5 Against the House (1955)

  |  Crime, Drama, Film-Noir

5 Against the House (1955) Poster

Four vets attending college on the GI Bill and a cabaret singer try to rob a Reno Casino and pull off the perfect crime.

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  • Kim Novak in 5 Against the House (1955)
  • Brian Keith, Kim Novak, Guy Madison, Kerwin Mathews, and Alvy Moore in 5 Against the House (1955)
  • Kim Novak, Kathryn Grant, Guy Madison, and Kerwin Mathews in 5 Against the House (1955)
  • Kim Novak in 5 Against the House (1955)
  • 5 Against the House (1955)
  • Brian Keith, Kim Novak, Guy Madison, Kerwin Mathews, and Alvy Moore in 5 Against the House (1955)

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Reviews & Commentary

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User Reviews

14 August 2008 | dougdoepke
First Rate "Buddy" Picture
Uneven heist film. Making 30-somethings Madison and Keith into college students is a bit of a stretch. But I guess pairing them with the youthful Moore and Mathews presented a problem that a college dorm room could solve. Screenplay is by the celebrated TV writer Stirling Silliphant who, nonetheless, can't seem to script a line without a wise-guy quip. It's clever, but does get tiresome.

The movie has two things going for it. First is an absolutely superb performance by Brian Keith. Few actors could get more mileage out of a squint and a cigarette than this low-key tough guy. His final descent into battle-shock madness is both persuasive and oddly touching. The entire movie turns on an ability to convey the required changes and he brings them off beautifully. The other plus is the location photography in Reno. It's entertaining to watch the crowds milling around the casinos, circa 1955. How the production crew got the crowds to act so natural, without acknowledging the camera, amounts to a real feat. Also, the parking garage makes for good staging, but apparently is a commercial novelty that never caught on.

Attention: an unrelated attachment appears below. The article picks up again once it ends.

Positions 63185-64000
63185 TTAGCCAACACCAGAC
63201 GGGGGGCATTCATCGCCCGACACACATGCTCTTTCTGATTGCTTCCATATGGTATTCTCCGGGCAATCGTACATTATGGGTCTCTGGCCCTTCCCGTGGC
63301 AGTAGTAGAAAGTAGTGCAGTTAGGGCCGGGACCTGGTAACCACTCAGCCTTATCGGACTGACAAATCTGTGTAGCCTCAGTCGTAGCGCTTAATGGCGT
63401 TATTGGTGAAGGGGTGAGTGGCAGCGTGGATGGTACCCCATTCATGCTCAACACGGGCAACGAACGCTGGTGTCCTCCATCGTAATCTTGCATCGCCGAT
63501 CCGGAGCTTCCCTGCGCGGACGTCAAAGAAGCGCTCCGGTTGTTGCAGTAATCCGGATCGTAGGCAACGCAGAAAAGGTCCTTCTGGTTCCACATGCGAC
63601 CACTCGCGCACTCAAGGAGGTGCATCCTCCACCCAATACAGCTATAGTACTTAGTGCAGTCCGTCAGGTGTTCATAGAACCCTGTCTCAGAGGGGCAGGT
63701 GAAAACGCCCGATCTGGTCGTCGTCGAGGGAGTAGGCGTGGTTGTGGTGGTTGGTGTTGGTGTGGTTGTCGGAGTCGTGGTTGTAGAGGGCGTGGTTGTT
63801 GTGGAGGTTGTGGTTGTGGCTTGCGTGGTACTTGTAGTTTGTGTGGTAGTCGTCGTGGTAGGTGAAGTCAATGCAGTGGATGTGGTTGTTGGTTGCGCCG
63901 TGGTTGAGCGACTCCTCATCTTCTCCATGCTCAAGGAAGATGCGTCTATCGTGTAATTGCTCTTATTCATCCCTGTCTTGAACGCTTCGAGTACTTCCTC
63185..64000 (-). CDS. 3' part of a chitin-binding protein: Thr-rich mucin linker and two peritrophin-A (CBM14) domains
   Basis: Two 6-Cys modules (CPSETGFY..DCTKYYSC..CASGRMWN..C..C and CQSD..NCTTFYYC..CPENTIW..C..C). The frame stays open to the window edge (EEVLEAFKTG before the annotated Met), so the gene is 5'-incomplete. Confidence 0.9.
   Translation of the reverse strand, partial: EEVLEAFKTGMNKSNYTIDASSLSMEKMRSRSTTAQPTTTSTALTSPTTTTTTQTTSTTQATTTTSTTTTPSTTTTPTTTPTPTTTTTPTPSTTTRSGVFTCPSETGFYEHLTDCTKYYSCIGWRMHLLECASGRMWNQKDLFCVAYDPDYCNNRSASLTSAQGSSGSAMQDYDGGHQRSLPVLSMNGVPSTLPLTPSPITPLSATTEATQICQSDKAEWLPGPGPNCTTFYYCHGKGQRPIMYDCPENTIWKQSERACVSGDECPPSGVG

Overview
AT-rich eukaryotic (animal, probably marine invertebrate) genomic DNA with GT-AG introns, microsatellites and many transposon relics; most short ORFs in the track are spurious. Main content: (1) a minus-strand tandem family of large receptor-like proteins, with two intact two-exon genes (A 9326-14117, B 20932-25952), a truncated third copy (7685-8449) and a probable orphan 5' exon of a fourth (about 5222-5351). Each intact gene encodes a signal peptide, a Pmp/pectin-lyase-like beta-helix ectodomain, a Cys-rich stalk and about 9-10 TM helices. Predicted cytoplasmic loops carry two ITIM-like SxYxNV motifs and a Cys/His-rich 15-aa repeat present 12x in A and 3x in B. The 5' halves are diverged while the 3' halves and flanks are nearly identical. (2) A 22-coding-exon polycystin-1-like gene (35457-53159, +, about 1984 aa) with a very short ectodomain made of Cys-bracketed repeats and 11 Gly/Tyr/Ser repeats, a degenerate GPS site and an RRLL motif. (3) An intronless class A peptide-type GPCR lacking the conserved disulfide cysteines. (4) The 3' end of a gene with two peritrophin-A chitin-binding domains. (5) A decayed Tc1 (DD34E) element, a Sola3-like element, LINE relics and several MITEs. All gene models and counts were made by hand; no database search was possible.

At the time, Columbia's head Harry Cohn was promoting Novak into the studio's newest sex goddess. Novak is okay in the role, but unfortunately her scenes with Madison slow down the pacing. Her role here looks like a rather awkward add-on to the main plot. In fact the heart of the film is neither the casino heist nor the Madison-Novak romance. Rather, the emotional center is the solid bond between the two Korean war vets. The chemistry between the two older men strongly portrays the kind of special kinship forged only in combat

Certainly director Phil Karlson knows his way around action movies as proved by his gripping Phenix City Story. I suspect that had he a freer hand here, a leaner, sharper, more coherent movie would have resulted. As it is, the 90 minutes is entertaining, but not front rank. As a heist movie, it's so-so; as a buddy film, it's first rate. (In passing-- Looks like the producers of Oceans 11 {1960} sat through this film more than once.)

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